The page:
Plant Genome Virtual Centers 31.00 31.00 0.0%
Total, BIO Centers $50.24 $50.76 1.0%

Totals may not add due to rounding.
1FY 2001 is the final year of funding for the 1991 class of STCs. Funding in FY 2002 represents support for the cohort of STCs awarded in FY 2000.

The three BIO-supported Science and Technology Centers (STC) begun in FY 1991 received final funding in FY 2001. They are the Center for Biological Timing at the University of Virginia, the Center for Engineering Plants for Resistance Against Pathogens at the University of California - Davis, and the Center for Light Microscope Imaging and Biotechnology at Carnegie Mellon University. At the same time, a new STC, the Center for Behavioral Neuroscience at Emory University, received its first year of support. This center is co-managed with the Social, Behavioral and Economic Sciences Activity. The scientific goals of the center involve understanding how neural processes regulate and are regulated by complex social behaviors across animal species. Collaborating institutions include Georgia State University, Georgia Institute of Technology, Morehouse School of Medicine, and Atlanta University Center. Results of this research may transform the way we think about how hormones influence behavior, how genes are regulated, and how neural processes adapt to different environmental demands.

The Center for Ecological Analysis and Synthesis (CEAS), established in FY 1995, promotes integrative studies of complex ecological questions and serves as a locus for synthesis of large data sets. The goals of the Center are to advance the state of ecological knowledge through the search for universal patterns and principles and to organize and synthesize ecological information so that it will be useful in addressing important environmental problems.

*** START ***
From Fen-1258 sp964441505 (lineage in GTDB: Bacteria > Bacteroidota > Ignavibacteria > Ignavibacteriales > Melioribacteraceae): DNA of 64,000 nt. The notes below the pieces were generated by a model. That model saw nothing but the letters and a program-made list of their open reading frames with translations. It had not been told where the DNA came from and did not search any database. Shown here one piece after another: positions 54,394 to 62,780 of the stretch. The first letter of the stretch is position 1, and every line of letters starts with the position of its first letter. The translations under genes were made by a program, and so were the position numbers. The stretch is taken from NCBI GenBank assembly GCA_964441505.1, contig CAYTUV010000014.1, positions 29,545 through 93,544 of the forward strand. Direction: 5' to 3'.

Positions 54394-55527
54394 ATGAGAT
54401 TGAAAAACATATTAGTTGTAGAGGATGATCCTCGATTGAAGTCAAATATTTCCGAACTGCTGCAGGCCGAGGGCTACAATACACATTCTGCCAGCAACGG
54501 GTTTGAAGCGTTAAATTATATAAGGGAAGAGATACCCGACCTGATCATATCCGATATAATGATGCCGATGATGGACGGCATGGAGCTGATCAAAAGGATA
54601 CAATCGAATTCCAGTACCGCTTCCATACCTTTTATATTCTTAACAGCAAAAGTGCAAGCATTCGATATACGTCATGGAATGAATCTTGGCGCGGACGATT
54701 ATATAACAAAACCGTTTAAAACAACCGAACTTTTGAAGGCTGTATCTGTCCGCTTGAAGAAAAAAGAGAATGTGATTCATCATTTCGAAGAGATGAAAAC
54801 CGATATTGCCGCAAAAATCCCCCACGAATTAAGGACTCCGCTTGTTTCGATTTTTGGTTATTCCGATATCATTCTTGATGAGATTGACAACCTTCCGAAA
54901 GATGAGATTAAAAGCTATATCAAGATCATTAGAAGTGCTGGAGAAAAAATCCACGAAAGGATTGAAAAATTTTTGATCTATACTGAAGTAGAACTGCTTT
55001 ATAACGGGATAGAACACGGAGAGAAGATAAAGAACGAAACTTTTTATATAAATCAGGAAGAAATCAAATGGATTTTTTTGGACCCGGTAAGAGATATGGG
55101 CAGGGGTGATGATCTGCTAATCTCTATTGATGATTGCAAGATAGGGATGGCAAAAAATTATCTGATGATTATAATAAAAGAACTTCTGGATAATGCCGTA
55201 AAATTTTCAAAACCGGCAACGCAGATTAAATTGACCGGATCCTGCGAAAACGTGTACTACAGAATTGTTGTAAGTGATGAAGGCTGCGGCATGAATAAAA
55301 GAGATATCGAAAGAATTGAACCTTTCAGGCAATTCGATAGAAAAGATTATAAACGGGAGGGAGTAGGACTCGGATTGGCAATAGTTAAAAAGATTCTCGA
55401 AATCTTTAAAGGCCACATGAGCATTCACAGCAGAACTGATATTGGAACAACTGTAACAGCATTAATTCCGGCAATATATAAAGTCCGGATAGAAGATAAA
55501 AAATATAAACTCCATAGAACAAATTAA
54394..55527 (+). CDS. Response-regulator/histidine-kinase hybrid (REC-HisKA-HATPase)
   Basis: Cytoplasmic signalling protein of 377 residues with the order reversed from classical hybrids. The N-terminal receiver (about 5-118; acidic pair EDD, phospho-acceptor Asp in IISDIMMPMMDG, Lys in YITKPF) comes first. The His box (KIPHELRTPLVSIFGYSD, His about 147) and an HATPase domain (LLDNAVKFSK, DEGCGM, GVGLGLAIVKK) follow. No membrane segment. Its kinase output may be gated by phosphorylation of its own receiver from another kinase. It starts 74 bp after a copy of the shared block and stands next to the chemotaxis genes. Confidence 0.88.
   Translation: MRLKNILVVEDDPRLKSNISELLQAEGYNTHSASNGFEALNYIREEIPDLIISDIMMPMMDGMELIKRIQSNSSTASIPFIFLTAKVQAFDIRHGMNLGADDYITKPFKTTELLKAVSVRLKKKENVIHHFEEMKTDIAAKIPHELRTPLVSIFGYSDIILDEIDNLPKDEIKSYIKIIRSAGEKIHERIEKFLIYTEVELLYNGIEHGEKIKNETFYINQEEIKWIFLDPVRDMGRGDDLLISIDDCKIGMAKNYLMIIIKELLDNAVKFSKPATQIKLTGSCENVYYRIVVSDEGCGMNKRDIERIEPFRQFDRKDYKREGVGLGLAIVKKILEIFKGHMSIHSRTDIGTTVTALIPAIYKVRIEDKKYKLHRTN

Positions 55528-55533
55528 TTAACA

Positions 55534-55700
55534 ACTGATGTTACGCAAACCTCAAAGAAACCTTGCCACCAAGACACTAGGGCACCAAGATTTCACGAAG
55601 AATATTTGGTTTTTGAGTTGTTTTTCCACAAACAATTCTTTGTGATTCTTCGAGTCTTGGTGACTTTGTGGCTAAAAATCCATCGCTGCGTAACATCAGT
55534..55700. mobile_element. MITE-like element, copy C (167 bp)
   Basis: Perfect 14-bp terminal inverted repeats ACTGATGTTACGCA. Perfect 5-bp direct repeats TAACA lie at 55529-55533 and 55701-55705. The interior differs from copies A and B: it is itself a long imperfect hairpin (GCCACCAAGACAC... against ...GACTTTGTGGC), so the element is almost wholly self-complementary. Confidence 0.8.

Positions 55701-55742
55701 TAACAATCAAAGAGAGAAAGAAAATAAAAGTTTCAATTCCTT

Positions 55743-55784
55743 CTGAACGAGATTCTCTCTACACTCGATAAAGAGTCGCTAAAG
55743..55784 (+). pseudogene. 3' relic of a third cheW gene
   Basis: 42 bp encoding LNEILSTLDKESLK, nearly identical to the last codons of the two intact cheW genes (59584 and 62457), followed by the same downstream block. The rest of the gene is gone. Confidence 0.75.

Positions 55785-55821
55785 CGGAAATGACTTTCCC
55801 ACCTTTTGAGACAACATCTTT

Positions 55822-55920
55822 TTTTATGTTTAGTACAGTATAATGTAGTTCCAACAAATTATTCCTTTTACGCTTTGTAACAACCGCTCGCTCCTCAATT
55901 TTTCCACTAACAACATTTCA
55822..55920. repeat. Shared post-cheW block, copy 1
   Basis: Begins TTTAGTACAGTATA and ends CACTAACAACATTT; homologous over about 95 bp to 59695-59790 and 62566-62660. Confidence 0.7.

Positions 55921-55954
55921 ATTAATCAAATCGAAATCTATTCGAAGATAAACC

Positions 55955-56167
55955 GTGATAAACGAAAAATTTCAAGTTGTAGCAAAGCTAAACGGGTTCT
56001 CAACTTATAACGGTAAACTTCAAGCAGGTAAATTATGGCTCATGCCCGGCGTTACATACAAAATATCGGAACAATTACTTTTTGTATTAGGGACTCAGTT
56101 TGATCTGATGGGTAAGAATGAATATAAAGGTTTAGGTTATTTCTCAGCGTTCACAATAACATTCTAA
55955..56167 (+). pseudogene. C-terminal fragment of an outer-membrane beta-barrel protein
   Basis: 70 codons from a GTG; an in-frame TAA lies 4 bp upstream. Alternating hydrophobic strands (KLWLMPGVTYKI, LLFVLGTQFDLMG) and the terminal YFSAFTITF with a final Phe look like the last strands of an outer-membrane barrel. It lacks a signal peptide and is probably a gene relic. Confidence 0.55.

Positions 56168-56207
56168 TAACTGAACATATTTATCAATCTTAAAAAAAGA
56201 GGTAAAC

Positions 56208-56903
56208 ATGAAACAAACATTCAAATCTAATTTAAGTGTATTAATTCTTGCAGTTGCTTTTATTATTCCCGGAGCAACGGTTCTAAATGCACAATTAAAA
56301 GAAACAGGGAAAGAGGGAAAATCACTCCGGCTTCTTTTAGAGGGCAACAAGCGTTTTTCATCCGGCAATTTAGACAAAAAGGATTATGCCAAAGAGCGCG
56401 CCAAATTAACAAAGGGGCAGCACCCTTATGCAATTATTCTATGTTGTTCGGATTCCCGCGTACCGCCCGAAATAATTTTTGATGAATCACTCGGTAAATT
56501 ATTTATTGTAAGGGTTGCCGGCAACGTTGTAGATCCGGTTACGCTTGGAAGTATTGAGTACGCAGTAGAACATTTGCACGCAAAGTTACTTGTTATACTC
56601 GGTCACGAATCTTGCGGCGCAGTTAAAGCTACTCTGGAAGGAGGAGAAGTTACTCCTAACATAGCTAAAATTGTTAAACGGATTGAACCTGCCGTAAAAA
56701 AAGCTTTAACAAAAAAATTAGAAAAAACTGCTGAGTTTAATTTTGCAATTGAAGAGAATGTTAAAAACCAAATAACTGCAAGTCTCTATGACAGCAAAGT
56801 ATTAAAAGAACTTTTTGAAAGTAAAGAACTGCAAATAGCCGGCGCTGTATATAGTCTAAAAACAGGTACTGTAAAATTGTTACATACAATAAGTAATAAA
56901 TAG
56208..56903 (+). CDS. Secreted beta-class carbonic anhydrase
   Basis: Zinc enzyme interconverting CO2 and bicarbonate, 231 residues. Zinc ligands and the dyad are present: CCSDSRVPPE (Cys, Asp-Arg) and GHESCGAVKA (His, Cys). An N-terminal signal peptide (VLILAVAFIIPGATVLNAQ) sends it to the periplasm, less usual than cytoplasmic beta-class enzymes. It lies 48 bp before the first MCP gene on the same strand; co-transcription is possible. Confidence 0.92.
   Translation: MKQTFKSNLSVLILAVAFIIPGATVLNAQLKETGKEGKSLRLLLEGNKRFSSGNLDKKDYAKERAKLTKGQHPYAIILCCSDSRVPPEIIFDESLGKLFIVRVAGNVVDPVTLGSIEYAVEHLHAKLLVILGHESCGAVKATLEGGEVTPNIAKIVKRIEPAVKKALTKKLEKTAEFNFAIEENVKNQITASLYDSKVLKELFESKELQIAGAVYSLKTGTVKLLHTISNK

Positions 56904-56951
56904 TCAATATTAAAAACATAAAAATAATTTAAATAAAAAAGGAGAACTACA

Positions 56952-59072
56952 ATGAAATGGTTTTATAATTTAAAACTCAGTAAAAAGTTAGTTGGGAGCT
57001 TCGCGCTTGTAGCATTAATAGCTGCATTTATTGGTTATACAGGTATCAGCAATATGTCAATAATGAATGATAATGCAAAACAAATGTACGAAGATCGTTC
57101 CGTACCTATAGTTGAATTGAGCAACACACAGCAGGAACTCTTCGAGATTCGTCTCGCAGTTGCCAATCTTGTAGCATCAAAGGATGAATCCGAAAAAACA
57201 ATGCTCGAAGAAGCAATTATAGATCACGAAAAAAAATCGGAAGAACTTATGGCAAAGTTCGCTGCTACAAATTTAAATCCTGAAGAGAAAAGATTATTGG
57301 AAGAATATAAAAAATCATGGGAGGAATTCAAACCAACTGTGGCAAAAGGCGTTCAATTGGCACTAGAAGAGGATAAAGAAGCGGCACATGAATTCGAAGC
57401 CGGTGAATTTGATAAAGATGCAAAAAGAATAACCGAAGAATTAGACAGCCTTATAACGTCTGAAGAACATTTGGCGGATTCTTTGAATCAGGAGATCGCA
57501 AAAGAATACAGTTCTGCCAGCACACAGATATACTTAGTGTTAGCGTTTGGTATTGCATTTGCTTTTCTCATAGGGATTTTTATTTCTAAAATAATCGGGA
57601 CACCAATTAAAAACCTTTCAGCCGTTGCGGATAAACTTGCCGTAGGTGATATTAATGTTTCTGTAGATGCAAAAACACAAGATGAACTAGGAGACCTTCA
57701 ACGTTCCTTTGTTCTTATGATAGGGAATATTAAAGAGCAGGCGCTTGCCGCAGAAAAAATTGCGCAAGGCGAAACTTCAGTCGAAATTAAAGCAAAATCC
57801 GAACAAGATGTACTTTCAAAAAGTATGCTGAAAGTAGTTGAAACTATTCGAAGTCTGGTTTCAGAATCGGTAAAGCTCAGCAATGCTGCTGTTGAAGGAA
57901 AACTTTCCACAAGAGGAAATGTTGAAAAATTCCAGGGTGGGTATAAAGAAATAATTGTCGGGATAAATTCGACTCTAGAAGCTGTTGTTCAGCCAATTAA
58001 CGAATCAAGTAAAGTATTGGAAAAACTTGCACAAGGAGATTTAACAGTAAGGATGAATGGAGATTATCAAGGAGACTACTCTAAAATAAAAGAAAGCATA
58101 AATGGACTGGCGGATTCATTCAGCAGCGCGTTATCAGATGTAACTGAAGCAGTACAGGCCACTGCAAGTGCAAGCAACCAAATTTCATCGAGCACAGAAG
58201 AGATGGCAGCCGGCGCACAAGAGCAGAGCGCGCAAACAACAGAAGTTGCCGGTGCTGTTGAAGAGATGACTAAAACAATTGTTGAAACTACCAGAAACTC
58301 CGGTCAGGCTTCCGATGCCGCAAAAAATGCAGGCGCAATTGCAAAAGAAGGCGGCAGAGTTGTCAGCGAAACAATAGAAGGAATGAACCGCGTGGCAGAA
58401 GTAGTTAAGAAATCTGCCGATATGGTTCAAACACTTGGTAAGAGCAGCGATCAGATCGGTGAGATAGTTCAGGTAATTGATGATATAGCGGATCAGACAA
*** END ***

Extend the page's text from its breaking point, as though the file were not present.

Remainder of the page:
In FY 2001, NSF supported 24 Long Term Ecological Research (LTER) sites. The LTER sites are representative of major ecosystems. Four sites are located in coastal ecosystems, two are in human-dominated, urban ecosystems, and the remaining 18 sites cover a broad range of ecosystems including the Arctic tundra of Alaska, the deserts of New Mexico, the rainforests of Puerto Rico, and the Dry Valleys of Antarctica. BIO provides support for 21 of these sites. This support will be maintained in FY 2002. No additional sites will be established at this time.

The Plant Genome Research Subactivity supports virtual centers (centers without walls) or collaboratories where coordinated, multi-investigator teams pursue comprehensive plant genome research programs relevant to economically important plants or plant processes. Currently active centers range in size and scope, some with a focus on functional genomics and others with a focus on developing tools and resources for plant genomics studies for the scientific community. For example, one center's goal is to identify all the plant genes encoding plant responses to drought and salinity stresses. Another center is aimed at providing specialized plant materials and structural genome data to identify and map maize (corn) genes. All centers have a significant component to train a new generation of scientists well versed in plant genomics.